3 out of 4 stars
The romantic charmer "Cyrus" works in spite of -- and maybe a bit because of -- two physical mismatches audiences are asked to accept in this story of a suitor stymied by the extreme Oedipal complex of his girlfriend's kid.
One: That petite knockout Marisa Tomei and pug-faced hulk John C. Reilly could tumble into near love at first sight. Two: That petite knockout Tomei and baby-faced hulk Jonah Hill could be mother and son.
Tomei does look out of place at times with the two men in her life in this first star-driven comedy from indie favorites Jay and Mark Duplass ("The Puffy Chair," "Baghead").
Even if you have trouble buying into the instantaneous head-over-heels romance, she and Reilly make their asymmetry work, quickly becoming one of those beauty-and-the-beast couples that make people remark, "They look so cute together!"
The movie gets kind of creepy when Tomei and Hill cuddle and tickle each other.
Granted, any grown son romping that way with his mom would be creepy, but Tomei rolling around with the Baby Huey-esque Hill in mother-and-child context borders on freakish.
Yet that's where some of the best laughs come from -- once you get over the ick factor.
The sibling writer-directors have a knack for wringing laughs out of uncomfortable moments, and "Cyrus" is steeped in this sort of cringe-and-wince humor. There's a real sweetness to it at the same time, and the Duplass brothers do a great job balancing that soft side with the nastier edges underlying their story.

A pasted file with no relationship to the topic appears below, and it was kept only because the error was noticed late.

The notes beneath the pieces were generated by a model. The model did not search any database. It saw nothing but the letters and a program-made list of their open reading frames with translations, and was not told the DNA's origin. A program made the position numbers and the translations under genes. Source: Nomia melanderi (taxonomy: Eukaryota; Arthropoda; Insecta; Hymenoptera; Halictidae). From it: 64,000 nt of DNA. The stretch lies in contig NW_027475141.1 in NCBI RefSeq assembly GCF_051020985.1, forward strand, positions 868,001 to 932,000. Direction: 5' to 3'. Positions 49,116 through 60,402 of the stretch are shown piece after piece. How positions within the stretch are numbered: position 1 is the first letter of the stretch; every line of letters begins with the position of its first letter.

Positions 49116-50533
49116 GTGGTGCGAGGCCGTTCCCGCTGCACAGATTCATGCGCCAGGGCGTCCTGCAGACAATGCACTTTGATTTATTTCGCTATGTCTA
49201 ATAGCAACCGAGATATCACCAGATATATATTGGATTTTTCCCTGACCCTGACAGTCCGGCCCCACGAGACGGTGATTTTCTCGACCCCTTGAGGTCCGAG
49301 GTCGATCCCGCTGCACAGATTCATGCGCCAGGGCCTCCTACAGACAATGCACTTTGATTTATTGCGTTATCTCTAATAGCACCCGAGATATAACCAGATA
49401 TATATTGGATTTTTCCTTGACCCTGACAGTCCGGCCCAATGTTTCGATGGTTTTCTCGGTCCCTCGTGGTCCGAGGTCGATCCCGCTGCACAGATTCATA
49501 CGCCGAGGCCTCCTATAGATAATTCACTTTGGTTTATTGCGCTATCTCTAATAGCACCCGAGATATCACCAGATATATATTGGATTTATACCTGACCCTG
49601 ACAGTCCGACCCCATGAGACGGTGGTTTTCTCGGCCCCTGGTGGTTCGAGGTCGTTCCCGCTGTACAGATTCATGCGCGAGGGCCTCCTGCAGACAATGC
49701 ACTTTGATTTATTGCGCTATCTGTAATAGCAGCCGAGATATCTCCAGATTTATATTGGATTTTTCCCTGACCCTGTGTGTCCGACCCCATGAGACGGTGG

They don't look it, but even by their real ages, Tomei is old enough to be Hill's mom (she's 45, he's 26). The movie makes the chronological possibility more believable, casting Hill as 21-year-old Cyrus, king of the mama's boys.
Reilly's John -- lonely, depressed and still brooding over his divorce seven years earlier -- feels as if he's hit a Vegas jackpot after Molly (Tomei) falls for him at a party. While the romance quickly soars, poor John winds up in a duel of alpha dorks with Molly's live-at-home son Cyrus, who really, truly wants his mom all to himself.
John's so desperate for companionship and so smitten that early on, he's willing to overlook some very odd behavior between Molly and Cyrus, who could make Sigmund Freud blush over the excesses of their apron-strings bond.
Both Cyrus and John eventually take the gloves off, and their war for possession of Molly features some hilarious verbal and physical exchanges.
Reilly has long since perfected his lovable loser persona. He may not break new ground here, but he's such a comfortable old shoe presence, it makes Molly's intense interest in him -- despite John's behavior as a borderline stalker -- all the easier to accept.
Hill shows promising depth and restraint after far more outgoing roles in "Superbad" and the current comedy "Get Him to the Greek."
Tomei, who drew plenty of scorn for winning an Academy Award with the lightweight "My Cousin Vinny," keeps getting better as she gets older. She and Hill combine to create a relationship that's tender, funny and scary without ever feeling false.
As John's ex-wife and still best friend, Catherine Keener is a fortuitous add-on for the Duplass brothers. It's not much of a role, but Keener's warm, genuine performance in just a few scenes heightens the sense of eavesdropping honesty for which the filmmakers aim.
The stumbling, groping, sometimes piercing dialogue -- refined through the Duplass' love of long takes and improvisation -- also adds to the authenticity, as does the meandering camera that follows the actors rather than rigidly frames them.
Despite their weird interrelations, these mismatched folks do seem like people you might know for real, the players in another of life's random acts of kinkiness that help to keep our curious species fresh and interesting.